FCC Issues Replacement Translator Order
The FCC issued rules for a new translator class designed to fill in coverage gaps for full-power TV stations. The potential of coverage gaps became apparent when analog TV signals were shut down last fall in Wilmington, N.C., the nation's DTV transition test market. The translator order anticipates the nationwide analog TV shut-down at 927 stations coming June 12.
"In some cases, a portion of the existing analog service area of a full-service station will no longer be able to receive service after the station transitions to digital broadcasting," the FCC order states. "Some of these 'loss' areas are a result of unavoidable engineering changes that stations were required to implement in order to avoid interference or other problems on their post-transition digital channel."
The FCC stressed other methods of filling gaps, given that replacement translators will require a channel assignment separate from the main station. The order goes on to list several strategies: Increasing transmitter power or tower height; building a single-channel distributed transmission system; applying for new channels; changing antennas, moving towers; or cutting a subchannel deal with another station.
The commission rejected a request by the National Translator Association to simply open up all translator filings, which would include applications from low-power TV stations. Full-power TV stations take precedence for now. Another order covering LPTV and the new DTV translator requests is on deck.
"In this proceeding we address 'in-contour' or 'fill-in' translators but, to address the problems faced by more distant translators as a result of the digital transition, we will soon be releasing a public notice to announce the initiation of first-come, first-serve licensing for new digital LPTV and TV translator facilities, consistent with our rules," the FCC said.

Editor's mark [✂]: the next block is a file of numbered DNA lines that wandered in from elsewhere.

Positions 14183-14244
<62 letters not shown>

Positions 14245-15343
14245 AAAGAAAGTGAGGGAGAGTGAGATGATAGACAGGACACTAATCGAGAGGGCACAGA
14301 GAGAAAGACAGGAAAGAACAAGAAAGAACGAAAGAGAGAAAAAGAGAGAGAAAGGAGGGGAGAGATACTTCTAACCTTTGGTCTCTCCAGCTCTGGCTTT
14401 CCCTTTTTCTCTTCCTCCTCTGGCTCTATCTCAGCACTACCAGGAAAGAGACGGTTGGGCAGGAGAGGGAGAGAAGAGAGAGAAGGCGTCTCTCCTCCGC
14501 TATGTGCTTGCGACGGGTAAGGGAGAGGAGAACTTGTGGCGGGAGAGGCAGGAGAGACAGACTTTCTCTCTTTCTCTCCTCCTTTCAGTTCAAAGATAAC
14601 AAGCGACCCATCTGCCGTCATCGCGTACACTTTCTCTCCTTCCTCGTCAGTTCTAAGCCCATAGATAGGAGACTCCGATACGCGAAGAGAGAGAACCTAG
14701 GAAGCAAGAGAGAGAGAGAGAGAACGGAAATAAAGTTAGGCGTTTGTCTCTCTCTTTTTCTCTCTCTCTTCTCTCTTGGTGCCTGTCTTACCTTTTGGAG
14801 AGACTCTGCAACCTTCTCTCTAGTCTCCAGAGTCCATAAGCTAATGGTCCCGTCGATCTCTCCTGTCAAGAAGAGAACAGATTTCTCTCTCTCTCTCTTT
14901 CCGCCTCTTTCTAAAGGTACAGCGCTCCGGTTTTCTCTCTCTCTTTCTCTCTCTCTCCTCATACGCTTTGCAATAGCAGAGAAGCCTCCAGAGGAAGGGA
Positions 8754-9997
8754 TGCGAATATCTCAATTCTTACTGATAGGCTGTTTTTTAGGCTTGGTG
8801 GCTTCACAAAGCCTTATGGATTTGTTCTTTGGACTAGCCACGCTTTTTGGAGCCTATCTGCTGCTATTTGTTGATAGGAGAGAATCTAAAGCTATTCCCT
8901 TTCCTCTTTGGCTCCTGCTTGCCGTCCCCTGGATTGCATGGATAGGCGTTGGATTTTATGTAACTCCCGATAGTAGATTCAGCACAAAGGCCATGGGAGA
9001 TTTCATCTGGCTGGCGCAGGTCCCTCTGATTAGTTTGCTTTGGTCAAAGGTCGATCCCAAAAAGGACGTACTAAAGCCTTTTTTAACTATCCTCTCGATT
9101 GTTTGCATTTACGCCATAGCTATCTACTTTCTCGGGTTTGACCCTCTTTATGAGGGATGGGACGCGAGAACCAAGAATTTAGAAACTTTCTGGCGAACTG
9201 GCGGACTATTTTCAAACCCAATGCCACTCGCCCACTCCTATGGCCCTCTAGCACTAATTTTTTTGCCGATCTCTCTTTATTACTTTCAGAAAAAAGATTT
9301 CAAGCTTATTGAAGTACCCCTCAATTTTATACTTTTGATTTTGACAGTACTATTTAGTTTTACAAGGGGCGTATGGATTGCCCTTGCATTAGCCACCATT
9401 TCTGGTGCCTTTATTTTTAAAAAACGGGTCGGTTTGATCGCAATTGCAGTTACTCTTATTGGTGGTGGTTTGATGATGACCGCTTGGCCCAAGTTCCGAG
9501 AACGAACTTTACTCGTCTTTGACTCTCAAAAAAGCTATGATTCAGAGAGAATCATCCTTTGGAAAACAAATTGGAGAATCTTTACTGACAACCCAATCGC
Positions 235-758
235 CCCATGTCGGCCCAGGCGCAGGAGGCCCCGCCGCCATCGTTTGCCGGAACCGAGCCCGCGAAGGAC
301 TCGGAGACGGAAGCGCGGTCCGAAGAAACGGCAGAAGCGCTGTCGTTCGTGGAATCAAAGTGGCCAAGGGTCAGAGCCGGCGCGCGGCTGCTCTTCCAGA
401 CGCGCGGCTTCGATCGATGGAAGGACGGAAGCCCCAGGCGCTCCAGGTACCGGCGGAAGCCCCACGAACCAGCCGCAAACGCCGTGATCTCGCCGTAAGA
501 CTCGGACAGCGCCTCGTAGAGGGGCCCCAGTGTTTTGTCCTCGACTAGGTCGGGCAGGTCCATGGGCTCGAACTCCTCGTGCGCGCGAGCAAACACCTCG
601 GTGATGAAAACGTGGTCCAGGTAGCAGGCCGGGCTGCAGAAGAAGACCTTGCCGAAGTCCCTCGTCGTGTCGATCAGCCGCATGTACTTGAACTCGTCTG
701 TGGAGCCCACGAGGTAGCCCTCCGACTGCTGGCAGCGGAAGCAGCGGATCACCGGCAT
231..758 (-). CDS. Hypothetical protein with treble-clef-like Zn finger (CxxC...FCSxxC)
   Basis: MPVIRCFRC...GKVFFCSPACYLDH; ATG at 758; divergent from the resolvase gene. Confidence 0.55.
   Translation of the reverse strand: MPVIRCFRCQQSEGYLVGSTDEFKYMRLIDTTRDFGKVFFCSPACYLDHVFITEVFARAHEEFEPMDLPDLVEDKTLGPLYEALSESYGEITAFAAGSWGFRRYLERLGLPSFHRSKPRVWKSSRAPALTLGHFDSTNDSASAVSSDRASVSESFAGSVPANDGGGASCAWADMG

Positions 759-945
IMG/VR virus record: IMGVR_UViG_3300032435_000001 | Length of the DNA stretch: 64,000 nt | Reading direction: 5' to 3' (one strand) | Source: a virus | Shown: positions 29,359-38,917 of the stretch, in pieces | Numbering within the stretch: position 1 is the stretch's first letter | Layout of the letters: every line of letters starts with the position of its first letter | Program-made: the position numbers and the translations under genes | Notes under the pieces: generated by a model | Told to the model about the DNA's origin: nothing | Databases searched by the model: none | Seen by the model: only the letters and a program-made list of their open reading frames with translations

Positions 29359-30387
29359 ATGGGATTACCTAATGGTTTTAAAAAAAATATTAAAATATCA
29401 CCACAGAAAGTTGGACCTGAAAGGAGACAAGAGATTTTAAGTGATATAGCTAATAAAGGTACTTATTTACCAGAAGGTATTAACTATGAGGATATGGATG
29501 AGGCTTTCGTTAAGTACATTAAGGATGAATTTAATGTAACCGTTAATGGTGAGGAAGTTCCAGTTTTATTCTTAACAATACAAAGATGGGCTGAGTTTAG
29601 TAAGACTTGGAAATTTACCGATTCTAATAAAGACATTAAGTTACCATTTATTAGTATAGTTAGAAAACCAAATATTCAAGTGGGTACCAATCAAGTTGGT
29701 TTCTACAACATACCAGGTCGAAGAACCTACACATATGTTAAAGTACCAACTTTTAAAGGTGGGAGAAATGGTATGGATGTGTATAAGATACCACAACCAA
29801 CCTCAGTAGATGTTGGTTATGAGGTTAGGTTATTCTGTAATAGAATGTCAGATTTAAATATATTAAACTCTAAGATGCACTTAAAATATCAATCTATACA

Google, Microsoft and Dell threw up red flags during the comment period because new translators mean less null TV spectrum for new white space devices. The triad successfully lobbied the commission for free spectrum for unlicensed communications gear, and said that a replacement translator service could "foreclose the use of many unlicensed white space channels." The FCC more or less said, "give it a break."
"We are unpersuaded by this argument because unlicensed white space devices are already required to protect television translators," the commission said.
New coverage-gap translators will be licensed under the main station's call sign and receive secondary-frequency use status. So far 15 stations have filed 20 applications for replacement DTV translators, and eight requests have been filed for temporary facilities. The construction deadline for new facilities is three years.
KCWC-TV in Lander, Wyo.
KIRO-TV in Seattle
KNPB-TV in Reno, Nev.
KOLD-TV in Tucson, Ariz.
KRXI-TV in Reno
KRMA-TV in Denver
KSYS-TV in Medford, Ore.
KXLY-TV in Spokane, Wash.
WDTV in Weston, W.V.
WHSV-TV in Harrisonburg, Va.
WSB-TV in Atlanta
WTAE-TV in Pittsburgh
WTVI-TV in Charlotte, N.C.
and WWAZ-TV in Fond du Lac, Wis.
-- Deborah D. McAdams